How To Avoid A Trademark Infringement Dogfight
A New Jersey entrepreneur who sells organic dog treats under the label, “Snaks 5th Avenchew” has prevailed in her fight to keep the name after a short scrap with fashion retailer Saks Fifth Avenue.
Carrie Sarabella, who sells her organic dog treats online and direct to retailers, received a cease-and-desist letter from Saks threatening litigation if she continued to market and sell her products under the “Snaks 5th Avenchew” brand.
Instead of complying, Sarabella hired an intellectual property attorney who sent Saks a letter arguing that the name was valid under fair-use law that recognizes parody marks do not cause harm to established marks. He cited the examples of Tommy Holedigger, a pet perfume product, and Chewy Vuiton, which makes dog chew toys, both of which prevailed in infringement suits against the brands they parodied, Tommy Hilfiger and Louis Vuitton.
Upon further review, Saks notified Sarabella that they would not pursue the matter. In this case, Sarabella was lucky that all it took was a letter from her attorney to keep the trademark infringement hounds at bay. If she had to defend her trademark in court, she could have potentially incurred significant costs that might even threaten the viability of her business.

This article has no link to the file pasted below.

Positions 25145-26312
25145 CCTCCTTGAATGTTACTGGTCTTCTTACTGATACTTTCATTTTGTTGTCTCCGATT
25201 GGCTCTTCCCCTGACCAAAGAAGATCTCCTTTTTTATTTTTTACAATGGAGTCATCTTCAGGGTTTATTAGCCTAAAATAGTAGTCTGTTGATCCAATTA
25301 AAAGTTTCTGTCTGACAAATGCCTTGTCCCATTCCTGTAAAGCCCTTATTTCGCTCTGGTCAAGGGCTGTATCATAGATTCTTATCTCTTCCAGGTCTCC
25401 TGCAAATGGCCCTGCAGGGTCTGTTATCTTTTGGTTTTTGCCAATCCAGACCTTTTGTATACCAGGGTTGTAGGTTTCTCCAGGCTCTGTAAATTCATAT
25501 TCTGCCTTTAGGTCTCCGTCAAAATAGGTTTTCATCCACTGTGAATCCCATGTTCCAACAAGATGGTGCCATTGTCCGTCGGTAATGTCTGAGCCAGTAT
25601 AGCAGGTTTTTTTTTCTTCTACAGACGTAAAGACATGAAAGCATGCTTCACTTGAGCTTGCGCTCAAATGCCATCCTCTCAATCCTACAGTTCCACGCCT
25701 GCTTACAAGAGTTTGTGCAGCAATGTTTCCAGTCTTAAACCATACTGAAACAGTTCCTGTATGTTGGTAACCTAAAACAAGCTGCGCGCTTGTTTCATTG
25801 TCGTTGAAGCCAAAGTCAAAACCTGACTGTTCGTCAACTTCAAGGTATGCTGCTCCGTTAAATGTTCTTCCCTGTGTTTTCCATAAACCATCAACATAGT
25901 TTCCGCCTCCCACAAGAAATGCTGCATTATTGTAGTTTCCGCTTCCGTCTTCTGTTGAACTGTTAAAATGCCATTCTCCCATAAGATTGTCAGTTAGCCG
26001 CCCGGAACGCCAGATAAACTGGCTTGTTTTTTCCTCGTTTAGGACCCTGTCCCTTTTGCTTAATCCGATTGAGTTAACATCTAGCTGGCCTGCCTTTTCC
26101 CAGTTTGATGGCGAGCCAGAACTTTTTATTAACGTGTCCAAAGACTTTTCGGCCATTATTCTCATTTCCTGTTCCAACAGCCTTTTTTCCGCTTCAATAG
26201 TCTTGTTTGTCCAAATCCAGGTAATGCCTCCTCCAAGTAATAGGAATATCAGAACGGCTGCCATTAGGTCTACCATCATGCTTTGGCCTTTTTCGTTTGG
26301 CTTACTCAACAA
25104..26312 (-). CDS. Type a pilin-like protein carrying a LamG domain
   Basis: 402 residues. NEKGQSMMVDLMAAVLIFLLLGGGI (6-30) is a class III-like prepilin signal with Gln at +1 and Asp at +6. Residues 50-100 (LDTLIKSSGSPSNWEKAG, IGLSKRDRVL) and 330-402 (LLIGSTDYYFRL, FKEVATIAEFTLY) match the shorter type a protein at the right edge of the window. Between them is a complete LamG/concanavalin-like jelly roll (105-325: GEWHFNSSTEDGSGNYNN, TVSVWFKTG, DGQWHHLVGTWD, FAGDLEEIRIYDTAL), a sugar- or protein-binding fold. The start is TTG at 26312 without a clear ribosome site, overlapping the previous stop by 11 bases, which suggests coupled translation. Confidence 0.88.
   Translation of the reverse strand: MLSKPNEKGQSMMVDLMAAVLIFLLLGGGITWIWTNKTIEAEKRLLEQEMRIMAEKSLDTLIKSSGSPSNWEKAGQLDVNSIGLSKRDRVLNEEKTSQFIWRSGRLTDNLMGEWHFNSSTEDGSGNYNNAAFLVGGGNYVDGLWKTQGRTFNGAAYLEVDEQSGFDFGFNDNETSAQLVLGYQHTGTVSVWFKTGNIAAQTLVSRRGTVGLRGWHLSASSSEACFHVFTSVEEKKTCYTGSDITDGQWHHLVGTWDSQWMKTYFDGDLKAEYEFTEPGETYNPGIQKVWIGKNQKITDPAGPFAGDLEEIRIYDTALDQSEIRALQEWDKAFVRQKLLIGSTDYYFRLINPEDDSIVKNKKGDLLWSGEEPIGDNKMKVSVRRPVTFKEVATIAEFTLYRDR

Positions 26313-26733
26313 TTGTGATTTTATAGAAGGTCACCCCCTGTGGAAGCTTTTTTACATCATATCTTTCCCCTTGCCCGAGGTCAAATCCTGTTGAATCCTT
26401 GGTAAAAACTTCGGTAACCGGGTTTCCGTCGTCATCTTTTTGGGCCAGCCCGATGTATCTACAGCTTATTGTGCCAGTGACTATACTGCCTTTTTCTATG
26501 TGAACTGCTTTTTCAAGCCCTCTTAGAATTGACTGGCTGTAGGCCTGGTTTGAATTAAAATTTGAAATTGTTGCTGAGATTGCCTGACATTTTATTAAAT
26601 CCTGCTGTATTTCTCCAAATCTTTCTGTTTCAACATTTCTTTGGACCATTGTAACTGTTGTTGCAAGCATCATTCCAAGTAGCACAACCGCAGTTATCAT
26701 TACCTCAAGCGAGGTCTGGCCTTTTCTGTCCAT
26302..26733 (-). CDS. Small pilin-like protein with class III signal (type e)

Courts look at several different factors when considering whether or not a trademark has been infringed upon. These can include:
Similarity. Does the offending mark have a similar appearance, meaning or pronunciation? Do the products or services compete in the same consumer space?
Distribution. Does the offending mark use the same distribution channels as the original mark?
Confusion. Does the offending mark create confusion in the marketplace between it and the original mark?
Strength. Trademarks that are descriptive of the goods or services they represent are considered weak and therefore harder to defend, where marks that are fanciful or arbitrary (i.e., Google or Apple) are considered strong.
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